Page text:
Options Available To Military Victims Of Sexual Assault

February 1, 2009

As promised, I’m doing a follow-up on the sexual assault article from a few days ago. Hopefully, with this post, our readers will better understand what options are available to victims of sexual assault in the military and be able to better understand the steps that have put into place to ensure that victims of sexual assault not only receive the treatment that they are entitled to, but the steps that the military has taken to ensure that the victim of a sexual assault is treated with fairness and respect and given options on how their case will be handled. While the system is never perfect and there are cases in which the victim isn’t treated with fairness and respect, in most instances, the system has been created to ensure the safety and care of the victim.

According to Army Policy, Sexual Assault is a criminal offense that has NO place in the Army. It degrades mission readiness by devastating the Army’s ability to work effectively as a team. It has a devastating and often lasting impact on the victim, a fellow Soldier. The Army is serious about this program and about doing everything possible to prevent sexual assaults from occurring within it’s ranks. The goals of the Army’s Sexual Assault Response and Prevention Program are:

Create a climate that minimizes sexual assault incidents, which impact Army personnel, Army civilians, and family members, and, if an incident should occur, ensure that victims and subjects are treated according to Army policy.

Create a climate that encourages victims to report incidents of sexual assault without fear. Establish sexual assault prevention training and awareness programs to educate Soldiers. Ensure sensitive and comprehensive treatment to restore victims’ health and well-being.

Ensure leaders understand their roles and responsibilities regarding response to sexual assault victims, thoroughly investigate allegations of sexual assault, and take appropriate administrative and disciplinary action.1

Sexual Assault is a CRIME both in the military and in the civilian sector. Sexual assault is defined as intentional sexual contact, characterized by use of force, physical threat or abuse of authority, or when the victim does not or cannont consent. Sexual assault can occur without regard to gender, spousal relationship or sexual orientation. Sexual assault is not about romance or passion, but instead it’s about exerting power and control over someone else. Sexual assault is a crime that the Army takes very seriously, as well they should.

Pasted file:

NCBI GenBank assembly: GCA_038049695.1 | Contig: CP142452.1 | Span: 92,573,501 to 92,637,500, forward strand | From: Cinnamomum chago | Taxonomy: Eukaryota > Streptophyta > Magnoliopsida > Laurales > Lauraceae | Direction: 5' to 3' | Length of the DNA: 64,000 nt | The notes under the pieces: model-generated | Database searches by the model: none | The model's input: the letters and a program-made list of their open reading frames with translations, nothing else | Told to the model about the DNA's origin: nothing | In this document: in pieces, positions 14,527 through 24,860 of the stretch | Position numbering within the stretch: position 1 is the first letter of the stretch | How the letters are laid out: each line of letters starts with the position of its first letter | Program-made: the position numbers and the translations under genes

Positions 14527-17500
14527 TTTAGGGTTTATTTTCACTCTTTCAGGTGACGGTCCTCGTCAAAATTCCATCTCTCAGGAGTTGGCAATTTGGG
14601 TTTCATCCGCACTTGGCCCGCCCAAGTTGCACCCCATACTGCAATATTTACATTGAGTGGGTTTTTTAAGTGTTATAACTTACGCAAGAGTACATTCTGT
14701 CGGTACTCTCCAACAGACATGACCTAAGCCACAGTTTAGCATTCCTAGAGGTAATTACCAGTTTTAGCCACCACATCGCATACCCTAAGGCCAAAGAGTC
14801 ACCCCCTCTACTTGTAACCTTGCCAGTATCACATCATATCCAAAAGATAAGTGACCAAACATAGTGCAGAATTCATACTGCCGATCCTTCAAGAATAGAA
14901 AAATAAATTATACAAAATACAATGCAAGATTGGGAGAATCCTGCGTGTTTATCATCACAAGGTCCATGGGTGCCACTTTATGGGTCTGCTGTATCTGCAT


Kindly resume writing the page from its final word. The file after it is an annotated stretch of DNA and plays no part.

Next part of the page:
In the Army, victim’s of sexual assault are given two reporting options. Those options are Restricted Reporting or Unrestricted Reporting. I’ll explain the difference.

Restricted Reporting
* A restricted report does not trigger the investigative process.
* A restricted report allow the service member who is sexually assaulted to disclose the incident to the following people:
The Sexual Assault Response Coordinator.
A Victim Advocate (This can be an Installation Victim Advocate or a Unit Victim Advocate.
A Healthcare Provider
A Chaplain
* A restricted report allows the victim to receive medical treatment, a forensic examination, victim advocacy services and counseling assistance.
* A restricted report allows only non-identifying information to be provided to the installation commander, for statistical purposes.2

A restricted report has both benefits and limitations. The benefits of utilizing the restricted reporting option are that the victim is able to receive medical treatment, advocacy services and counseling. The victim is provided with personal space and time to consider their options without pressure. The victim is in control over the release and management of his or her personal information. The victim can change to an unrestricted report at any time. The disadvantages of restricted reporting are: The victim’s assailant remains unpunished. The victim cannot obtain a military protective order. The victim may continue to have contact with their assailant. The victim will not be able to discuss the assault with other service members without initiating the obligation for them to report the crime.

Unrestricted Reporting
* Allows the investigative process to begin.
* Law enforcement and command structure are notified.
* Actions are taken to protect the victim from further acts of violence.
* The victim can obtain both a military and civilian protective order against their assailant.
* The victim can receive medical treatment, including a forensic examination, counseling and the victim is able to inform the appropriate legal and command authority.
* The offender is held accountable.3

As in restricted reporting, there are both advantages and disadvantages to an unrestricted report. The advantages are that the victim is ensured the widest range of rights and protections that is available. Commander support (Military protective orders and separation from the offender. A full investigation is conducted which enhances the opportunity to hold the offender accountable for the crime. This may encourage other victims to come forward. Enhances community safety. The disadvantages to unrestricted reporting are: Once a victim has chosen unrestricted reporting, they cannont change back to a restricted report. The victim may consider the investigative process and court proceedings too intrusive. Other people will become aware of the incident. The investigative process and court proceedings may be lengthy.